When I was very young I would wake up in the middle of the night from a particular dream that I could not escape. It would begin innocently enough with the arrival of a soft drumbeat. The drumming would grow louder and louder until I found myself in a forest standing at a distance behind an odd looking old man sitting on a rock by a river. He would be sitting peacefully in a lotus position crowned in an incredible headdress filled with colors of fire and light. The drumming would continue to get louder until the pinnacle moment of the dream when he would turn his head to face me. He had a look about him of hope and knowing but at my young age I couldn’t bear it any longer. I would awaken in a panic, sweat rolling down my cheeks, and my heart racing.
This old man stayed in my dreams for years and years. He became such a presence that I found myself writing to him and even attempting to paint the old man to give him life. When I see all the interesting work people are doing in my community and beyond, I am reminded of the wise old man sitting by the river with promises of possibility. He reminds me of the importance of finding your own inner wisdom and connecting with others at a level that is personal and powerful.
This self-reflective process is serious business for my career in the mental health field because it begins with being able to organize my work around something I believe in. And interestingly enough, this “turning inward” becomes the foundation for building a rich and rewarding career. It gives you the ability to speak with a genuine voice and to find those people who want and need to hear your message.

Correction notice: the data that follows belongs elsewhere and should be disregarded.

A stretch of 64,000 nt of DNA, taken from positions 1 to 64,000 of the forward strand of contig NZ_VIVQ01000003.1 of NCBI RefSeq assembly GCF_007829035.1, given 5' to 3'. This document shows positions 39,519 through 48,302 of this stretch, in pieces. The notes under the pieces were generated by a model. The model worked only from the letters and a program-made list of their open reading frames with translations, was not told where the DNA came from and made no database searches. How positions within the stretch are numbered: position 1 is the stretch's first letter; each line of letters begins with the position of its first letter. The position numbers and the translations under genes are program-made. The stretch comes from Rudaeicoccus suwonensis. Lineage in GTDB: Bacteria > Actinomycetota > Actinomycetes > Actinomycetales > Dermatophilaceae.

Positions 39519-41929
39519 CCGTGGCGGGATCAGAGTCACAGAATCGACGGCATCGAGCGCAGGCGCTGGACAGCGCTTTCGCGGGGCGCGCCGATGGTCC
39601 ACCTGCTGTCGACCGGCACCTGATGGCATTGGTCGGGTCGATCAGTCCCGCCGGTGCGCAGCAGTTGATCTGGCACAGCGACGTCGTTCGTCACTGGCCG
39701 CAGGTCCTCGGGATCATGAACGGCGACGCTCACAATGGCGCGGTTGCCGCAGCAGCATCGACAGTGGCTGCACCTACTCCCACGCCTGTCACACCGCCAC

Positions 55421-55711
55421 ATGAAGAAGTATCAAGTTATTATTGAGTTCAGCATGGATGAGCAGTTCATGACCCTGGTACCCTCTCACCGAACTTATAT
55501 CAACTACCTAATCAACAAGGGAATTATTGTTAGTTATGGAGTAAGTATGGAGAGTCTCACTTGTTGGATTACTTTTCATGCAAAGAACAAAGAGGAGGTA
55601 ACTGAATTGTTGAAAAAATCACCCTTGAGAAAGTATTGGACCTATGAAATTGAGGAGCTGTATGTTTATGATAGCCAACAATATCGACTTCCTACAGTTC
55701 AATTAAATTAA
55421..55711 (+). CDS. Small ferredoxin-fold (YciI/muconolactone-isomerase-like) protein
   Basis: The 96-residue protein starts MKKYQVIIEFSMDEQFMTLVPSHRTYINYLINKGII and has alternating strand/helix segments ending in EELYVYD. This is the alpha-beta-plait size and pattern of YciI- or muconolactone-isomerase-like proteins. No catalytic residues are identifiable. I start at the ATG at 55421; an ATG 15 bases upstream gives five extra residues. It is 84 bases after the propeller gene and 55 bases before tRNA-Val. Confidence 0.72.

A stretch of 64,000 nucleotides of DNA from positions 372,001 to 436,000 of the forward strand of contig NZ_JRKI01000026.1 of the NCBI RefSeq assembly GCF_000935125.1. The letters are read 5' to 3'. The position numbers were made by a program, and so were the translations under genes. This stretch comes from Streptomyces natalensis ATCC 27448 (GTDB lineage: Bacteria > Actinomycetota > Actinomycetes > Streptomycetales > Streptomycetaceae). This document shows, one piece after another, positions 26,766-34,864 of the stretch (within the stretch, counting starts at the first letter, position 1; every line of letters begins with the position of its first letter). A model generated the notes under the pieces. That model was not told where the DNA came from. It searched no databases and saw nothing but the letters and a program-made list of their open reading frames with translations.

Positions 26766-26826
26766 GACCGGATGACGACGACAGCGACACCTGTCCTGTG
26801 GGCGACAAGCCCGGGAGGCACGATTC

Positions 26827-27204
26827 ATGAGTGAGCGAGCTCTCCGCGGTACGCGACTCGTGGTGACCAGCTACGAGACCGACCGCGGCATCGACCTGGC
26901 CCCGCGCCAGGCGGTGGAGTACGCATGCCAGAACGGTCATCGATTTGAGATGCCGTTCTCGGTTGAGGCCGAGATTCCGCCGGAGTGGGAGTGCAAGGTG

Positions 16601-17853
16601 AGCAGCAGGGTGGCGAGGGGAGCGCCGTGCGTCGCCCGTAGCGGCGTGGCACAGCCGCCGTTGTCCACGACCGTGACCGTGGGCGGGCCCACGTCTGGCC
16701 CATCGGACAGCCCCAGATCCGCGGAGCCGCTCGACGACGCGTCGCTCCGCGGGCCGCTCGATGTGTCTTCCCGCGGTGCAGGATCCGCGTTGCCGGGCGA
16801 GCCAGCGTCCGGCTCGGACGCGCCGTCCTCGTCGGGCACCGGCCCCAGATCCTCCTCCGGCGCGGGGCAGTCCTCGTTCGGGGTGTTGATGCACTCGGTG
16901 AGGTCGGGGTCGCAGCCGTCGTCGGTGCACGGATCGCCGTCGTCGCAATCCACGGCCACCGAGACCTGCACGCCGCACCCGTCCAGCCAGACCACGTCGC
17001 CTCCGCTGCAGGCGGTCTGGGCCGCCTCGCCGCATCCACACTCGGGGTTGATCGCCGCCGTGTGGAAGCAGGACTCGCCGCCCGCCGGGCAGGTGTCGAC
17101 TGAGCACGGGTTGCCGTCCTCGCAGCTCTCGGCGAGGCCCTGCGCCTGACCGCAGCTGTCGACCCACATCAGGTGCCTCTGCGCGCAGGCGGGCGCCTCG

We are in the beginning stages of a new way of doing business and Doc Searls of “The Cluetrain Manifesto” explains the implications of that change beautifully.
“…More and more power is in the hands of the consumer. We have the ability to ask for the things we want. This is the promise of the intention economy, where people tell the market what they want and barriers are disintegrated so the market has the ability to listen. Soon…the attention economy will crash…the PR teams, the measured promotion campaigns, the direct marketing efforts…Be that listening ear and create the kind of relationship that is truly special for a select group of people. Not everyone, but a small few. Think about the limitations you assume are there or that prevent you from seeing your service in a new light. Then build from there. Be extra ordinary in that circle because a seed gets planted. Generic services get lost, they drown in a sea of white noise. So create even a small space to allow this to grow!”
You do not have to be everywhere with your message, you just need to be there for those who need you.
Be that mentor, guide, or problem solver for your particular audience. Get them to the edge of new possibilities, a place of extra ordinary circumstances, of dragons, dreams, and strange old men sitting by the river.
David P. Diana is a counselor, author, and a director for a behavioral healthcare organization. He writes a weekly blog on sales and marketing for counselors (www.davidpdiana.com)